The Jewish pilgrimage to Ghriba Synagogue on the Tunisian island of Djerba is to take place Wednesday for Lag B'Omer under extra security, after the Bardo museum massacre and Israel's warning of concrete threats of a terror attack plot.
Hundreds are expected to take part, unlike the thousands who flocked to Africa's oldest synagogue for the annual pilgrimage in the years before a 2002 suicide bombing claimed by Al-Qaeda that murdered 21 people, reports AFP.
Barriers have been erected on access routes to Djerba in southern Tunisia and police checkpoints around Hara Kbira, the Jewish district of the island, an AFP journalist said.
The extra security follows the March 18 attack on the Bardo Museum in Tunis, claimed by the Islamic State (ISIS) jihadist group, that killed 21 foreign tourists and a Tunisian policeman.
Apart from Tunisian pilgrims, some 500 others are expected in Djerba for the two-day religious festival from France, Israel, Italy and Britain, according to the organizers.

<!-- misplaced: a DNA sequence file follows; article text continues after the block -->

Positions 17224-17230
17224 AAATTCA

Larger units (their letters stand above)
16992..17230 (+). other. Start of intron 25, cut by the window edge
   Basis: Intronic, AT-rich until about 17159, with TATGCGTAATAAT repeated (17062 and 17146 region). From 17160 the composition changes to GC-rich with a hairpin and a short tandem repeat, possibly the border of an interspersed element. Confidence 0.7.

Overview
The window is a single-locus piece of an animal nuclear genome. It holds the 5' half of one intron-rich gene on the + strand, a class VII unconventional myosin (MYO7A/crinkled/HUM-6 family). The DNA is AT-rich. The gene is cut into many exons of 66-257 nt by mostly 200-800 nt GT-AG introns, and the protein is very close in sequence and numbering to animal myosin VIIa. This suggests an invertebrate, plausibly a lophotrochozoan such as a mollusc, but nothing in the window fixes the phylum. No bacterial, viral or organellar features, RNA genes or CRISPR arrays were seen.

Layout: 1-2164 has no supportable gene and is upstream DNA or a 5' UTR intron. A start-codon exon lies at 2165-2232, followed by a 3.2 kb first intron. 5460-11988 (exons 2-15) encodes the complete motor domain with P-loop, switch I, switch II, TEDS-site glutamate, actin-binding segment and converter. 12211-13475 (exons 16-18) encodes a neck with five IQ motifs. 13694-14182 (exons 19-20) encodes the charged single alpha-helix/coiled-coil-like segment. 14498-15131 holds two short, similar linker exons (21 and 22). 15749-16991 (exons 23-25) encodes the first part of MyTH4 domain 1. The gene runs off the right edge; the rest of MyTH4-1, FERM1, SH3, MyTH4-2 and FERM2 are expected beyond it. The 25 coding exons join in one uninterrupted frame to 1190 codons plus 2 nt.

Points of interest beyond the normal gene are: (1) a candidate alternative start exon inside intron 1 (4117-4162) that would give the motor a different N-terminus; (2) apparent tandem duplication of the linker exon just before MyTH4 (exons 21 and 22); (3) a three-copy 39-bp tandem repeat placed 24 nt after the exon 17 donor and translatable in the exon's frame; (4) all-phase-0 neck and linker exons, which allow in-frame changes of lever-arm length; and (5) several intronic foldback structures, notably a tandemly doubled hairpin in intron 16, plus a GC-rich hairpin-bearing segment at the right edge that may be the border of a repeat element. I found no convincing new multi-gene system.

Prime Minister Binyamin Netanyahu said on Saturday that intelligence has revealed "concrete threats" of terror attacks against Jewish or Israeli targets in the North African country.
At a news conference on Tuesday, Interior Minister Najem Gharsalli tried to play down the danger, denying the warning and accusing Israel of trying to "damage the reputation of Tunisia."
During a visit to Djerba two days earlier, Gharsalli claimed that despite the terror attacks, "Tunisia is a safe country and Djerba too is a safe city. Visitors from the world over are welcome. What I am saying now is a response to many who cast doubt over Tunisia's security and its capacity to secure celebrations."
Many Jews have visited the tombs of famous rabbis on Djerba island for Lag B'Omer, where one of the last Jewish communities in the Arab world still lives. Over 850,000 Jews were violently expelled from Arab countries in the 1950s.
The Ghriba Synagogue is said to have been founded in 586 BCE by Jews fleeing the Babylonian occupation of Israel and destruction of the First Temple in Jerusalem.
Tunisian Jews now number around 1,500, compared with an estimated 100,000 when the country gained independence from France in 1956, with the once large Jewish community driven out by the Muslim population.
Tunisian authorities have been struggling to reassure foreign visitors they will be safe in the wake of the Bardo murders, which have hit its key tourism sector that accounts for 7% of the country's GDP.
Tourism was already suffering from the fallout of Tunisia's 2011 revolution.